48. Theo Boehm said,

    …but they got angrier and angrier and more and more insulting. It is not possible for them to accept non-materialism because their self-esteem depends on their being oh so smart and superior to the stupid ignorant believers.

    Yes, realpc, I say here that “hell hath no fury like a materialist annoyed.”

  49. Donna B. said,

    realpc – I don’t see this discussion as you against atheists. You really have a group of rather sympathetic listeners here. You project your experiences with others onto us without really engaging in what we’re saying.

    For examply, I suggest that Mind can have a “life of its own” to paraphrase clumsily. What I don’t understand is how that negates materialism.

    It is a false dichotomy that either your view (which I’ve never quite understood because when you are asked a question you get defensive and refuse to engage in discussion) or materialism (again, I’ve never understood what your definition is) are the only two possibilities to choose from.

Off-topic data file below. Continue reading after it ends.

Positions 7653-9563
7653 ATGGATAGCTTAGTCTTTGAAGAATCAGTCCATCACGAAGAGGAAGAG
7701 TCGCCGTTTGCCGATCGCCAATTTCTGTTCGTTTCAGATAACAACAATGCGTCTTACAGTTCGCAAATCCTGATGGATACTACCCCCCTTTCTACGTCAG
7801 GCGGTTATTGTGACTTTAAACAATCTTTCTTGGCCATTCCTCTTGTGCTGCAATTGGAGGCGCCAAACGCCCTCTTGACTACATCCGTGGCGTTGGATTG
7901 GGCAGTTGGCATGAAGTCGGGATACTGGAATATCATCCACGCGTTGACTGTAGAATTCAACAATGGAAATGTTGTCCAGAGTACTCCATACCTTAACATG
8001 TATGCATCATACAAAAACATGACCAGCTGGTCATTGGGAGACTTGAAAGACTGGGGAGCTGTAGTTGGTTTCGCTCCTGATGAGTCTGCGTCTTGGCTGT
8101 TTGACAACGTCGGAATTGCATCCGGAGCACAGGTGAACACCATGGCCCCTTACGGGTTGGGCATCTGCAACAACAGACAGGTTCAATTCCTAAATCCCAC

I simply cannot imagine the universe being quite so simple.

  50. Charlie (Colorado) said,

    Charlie, how do you explain an out-of-body experience like the one Theo Boehm recounted — I forget if it was at Althouse or here. He wasn’t dying except in the Shakespearean sense (i.e. he was in bed with a girl). He left his body and went up to the ceiling and saw the top of a dresser he had never seen before. He went back and checked it later and it was exactly as he had seen it without physical eyes.

    I don’t know that I can; I certainly can’t explain some of the experiences I had playing with remote viewing. The thing is that it’s hard to tell what really happened. Two of the remote viewing things that happens for me: